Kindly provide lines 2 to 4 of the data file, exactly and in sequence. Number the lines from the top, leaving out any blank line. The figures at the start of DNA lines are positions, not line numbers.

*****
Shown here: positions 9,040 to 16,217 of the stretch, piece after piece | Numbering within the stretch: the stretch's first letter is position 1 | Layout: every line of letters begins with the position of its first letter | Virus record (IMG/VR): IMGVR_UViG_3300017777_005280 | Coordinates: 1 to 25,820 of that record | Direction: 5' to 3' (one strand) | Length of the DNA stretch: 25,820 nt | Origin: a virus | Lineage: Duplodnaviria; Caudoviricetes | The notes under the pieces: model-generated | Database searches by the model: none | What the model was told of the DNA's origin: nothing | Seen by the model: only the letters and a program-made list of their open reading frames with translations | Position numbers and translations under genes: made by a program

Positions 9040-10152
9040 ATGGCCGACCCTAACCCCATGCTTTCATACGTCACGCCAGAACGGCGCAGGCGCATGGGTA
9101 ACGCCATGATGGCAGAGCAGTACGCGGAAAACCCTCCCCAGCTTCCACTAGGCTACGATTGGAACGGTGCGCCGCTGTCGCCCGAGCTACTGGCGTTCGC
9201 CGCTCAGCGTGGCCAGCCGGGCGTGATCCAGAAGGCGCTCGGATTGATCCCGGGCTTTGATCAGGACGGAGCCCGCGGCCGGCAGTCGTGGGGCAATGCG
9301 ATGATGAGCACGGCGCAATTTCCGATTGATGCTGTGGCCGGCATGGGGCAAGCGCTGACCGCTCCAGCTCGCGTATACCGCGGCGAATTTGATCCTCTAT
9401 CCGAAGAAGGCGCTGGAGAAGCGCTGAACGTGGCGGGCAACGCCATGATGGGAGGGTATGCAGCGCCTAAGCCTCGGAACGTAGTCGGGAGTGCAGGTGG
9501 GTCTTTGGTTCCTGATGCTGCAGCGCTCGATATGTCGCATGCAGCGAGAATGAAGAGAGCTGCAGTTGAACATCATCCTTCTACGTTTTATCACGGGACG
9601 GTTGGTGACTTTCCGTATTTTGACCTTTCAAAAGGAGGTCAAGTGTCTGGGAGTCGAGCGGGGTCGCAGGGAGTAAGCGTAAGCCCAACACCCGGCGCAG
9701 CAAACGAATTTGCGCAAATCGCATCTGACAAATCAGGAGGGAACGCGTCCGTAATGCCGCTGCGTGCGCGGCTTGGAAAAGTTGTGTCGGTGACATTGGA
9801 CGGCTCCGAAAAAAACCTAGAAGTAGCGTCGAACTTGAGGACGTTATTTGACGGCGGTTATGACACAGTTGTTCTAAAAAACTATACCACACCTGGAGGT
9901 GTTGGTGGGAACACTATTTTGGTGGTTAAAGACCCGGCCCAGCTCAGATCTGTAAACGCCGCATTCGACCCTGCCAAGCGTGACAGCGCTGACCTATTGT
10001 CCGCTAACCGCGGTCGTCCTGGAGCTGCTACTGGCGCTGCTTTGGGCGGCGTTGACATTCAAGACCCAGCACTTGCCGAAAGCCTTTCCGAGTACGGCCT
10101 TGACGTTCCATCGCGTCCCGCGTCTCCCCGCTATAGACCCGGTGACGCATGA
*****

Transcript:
Positions 9040-10152
9040 ATGGCCGACCCTAACCCCATGCTTTCATACGTCACGCCAGAACGGCGCAGGCGCATGGGTA
9101 ACGCCATGATGGCAGAGCAGTACGCGGAAAACCCTCCCCAGCTTCCACTAGGCTACGATTGGAACGGTGCGCCGCTGTCGCCCGAGCTACTGGCGTTCGC